A,B: The structure of the genomic locus of zebrafish cyp11b (A) and its protein alignment with orthologs from other teleosts (B). Motifs indicated by boxes: steroid binding site (1), oxygen binding site (2), heme/steroid binding site (3), and heme binding site (4; Kusakabe et al.,2002). GenBank accession numbers: RainbowTrout1, AF179894; RainbowTrout2, AF217273; Medaka, AB105880; Zebrafish, DQ650710; Japanese eel (Miura et al.,1991).

The predicted protein sequence of zebrafish Cyp11b shared 74.9% similarities with that of the medaka ortholog (Yokota et al.,2005), 76.0% with one rainbow trout ortholog Cyp11b1 (Kusakabe et al.,2002), 76.2% with the other rainbow trout ortholog Cyp11b2 (Liu et al.,2000), and 76.8% with the ortholog from Japanese eel (Jiang et al.,1996; Fig. 1B). All four conserved motifs identified earlier [binding sites for steroids, oxygen, heme/steroid, and heme (Kusakabe et al.,2002)] were clearly preserved in the zebrafish ortholog as well (Fig. 1B).

cyp11b mRNA Was Localized to Presumptive Leydig Cells in the Adult Testis and Its Level Was Four Magnitudes Higher Than That in the Ovary

The mRNA of cyp11b could be detected in all the adult organs tested by real-time PCR (Fig. 2A). However, the transcript level was at least two magnitudes higher in the testis than in any other tissue, when compared with the ovarian level a difference of nearly four magnitudes was recorded. Accordingly, the level of 11-KT was approximately 200 times higher in testes than in ovaries when quantified by enzyme-linked immunosorbent assay (ELISA; Fig. 2B).

Figure 2.

Analysis of the expression of cyp11b and the level of its product in the organs of adult zebrafish. A: Normalized transcript levels of cyp11b in 10 different organs of adult zebrafish as determined by reverse transcriptase-polymerase chain reaction. B: The level of 11-KT, the main product of cyp11b in the testis, is two magnitudes higher than in the ovary.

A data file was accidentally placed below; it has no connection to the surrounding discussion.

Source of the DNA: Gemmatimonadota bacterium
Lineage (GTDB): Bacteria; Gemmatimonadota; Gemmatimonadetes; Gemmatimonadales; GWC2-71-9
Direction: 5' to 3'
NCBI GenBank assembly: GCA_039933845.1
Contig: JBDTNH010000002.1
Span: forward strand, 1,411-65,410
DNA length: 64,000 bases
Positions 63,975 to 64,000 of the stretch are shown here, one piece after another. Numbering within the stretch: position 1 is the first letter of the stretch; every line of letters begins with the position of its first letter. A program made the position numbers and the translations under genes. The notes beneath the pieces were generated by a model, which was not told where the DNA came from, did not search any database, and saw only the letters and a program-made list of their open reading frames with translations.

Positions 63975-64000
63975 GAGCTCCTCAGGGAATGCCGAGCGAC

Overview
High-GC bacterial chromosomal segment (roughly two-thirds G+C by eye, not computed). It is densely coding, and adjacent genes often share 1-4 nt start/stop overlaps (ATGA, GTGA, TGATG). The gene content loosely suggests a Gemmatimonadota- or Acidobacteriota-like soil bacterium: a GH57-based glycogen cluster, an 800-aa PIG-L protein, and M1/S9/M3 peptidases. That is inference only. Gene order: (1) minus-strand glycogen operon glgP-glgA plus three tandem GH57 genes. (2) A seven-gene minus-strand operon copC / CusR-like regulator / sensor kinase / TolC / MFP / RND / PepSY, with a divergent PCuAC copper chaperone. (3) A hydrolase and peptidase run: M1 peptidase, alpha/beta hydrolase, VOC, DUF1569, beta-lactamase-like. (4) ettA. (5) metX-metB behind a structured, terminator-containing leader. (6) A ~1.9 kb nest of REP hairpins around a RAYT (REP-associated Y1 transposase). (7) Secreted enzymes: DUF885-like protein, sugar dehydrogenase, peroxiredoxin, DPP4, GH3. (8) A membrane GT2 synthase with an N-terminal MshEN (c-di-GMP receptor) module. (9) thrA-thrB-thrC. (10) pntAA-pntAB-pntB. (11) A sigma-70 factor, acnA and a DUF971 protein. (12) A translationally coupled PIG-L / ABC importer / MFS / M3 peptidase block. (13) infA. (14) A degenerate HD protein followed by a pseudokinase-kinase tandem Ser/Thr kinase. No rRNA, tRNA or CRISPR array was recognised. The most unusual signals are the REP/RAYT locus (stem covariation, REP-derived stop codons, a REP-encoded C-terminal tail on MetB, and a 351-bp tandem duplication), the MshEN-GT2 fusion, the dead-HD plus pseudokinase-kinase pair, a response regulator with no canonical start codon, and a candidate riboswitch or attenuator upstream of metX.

When the adult testis was analyzed by in situ hybridization, cyp11b mRNA was clearly detected in presumptive Leydig cells, which are usually organized into small clusters of three to six cells located among the clusters of germ cells (Fig. 3A). Larger clusters of presumptive Leydig cells could also be found usually on the edge of testis sections (Fig. 3B). cyp11b mRNA could not be detected from other types of cells in testis, such as germ cells and presumptive Sertoli cells. In zebrafish testis, germ cells were found in clusters, within which all the cells developed synchronously from spermatogonia to spermatocytes and sperm cells (Fig. 3E). Sertoli and Leydig cells were located among larger clusters of germ cells. Sertoli cells showed irregularly shaped nuclei and usually stayed solitary along the membrane of germ cell clusters (Leo van der Ven and Piet Wester, http://www.rivm.nl/fishtoxpat/). Although trace amount of cyp11b transcript could be detected from ovaries by real-time RT-PCR, it could not be found in any cell type by in situ hybridization (Fig. 3C).

Figure 3.

Analysis of cyp11b expression in the adult gonads by in situ hybridization. A: The expression of cyp11b is restricted to presumptive Leydig cells usually found in small clusters among big clusters of spermatocytes. B: Large clusters of presumptive Leydig cells could be found on the edge of the testis. C:cyp11b could not be detected in the ovary. D: Sense probe hybridization on adult testis, showing no nonspecific binding. E,F: Hematoxylin and eosin staining of adult testis and ovary. Black arrowhead, presumptive Leydig cells; black arrow, presumptive Sertoli cells; sc, spermatocytes; sp, spermatid. I, II, and III, stages of oocyte; white arrow, the position of granulosa cells and theca cells.

Quantitative Analysis of amh, cyp11b, and cyp19a1a Showed Sexually Dimorphic Expression in the Zebrafish Gonads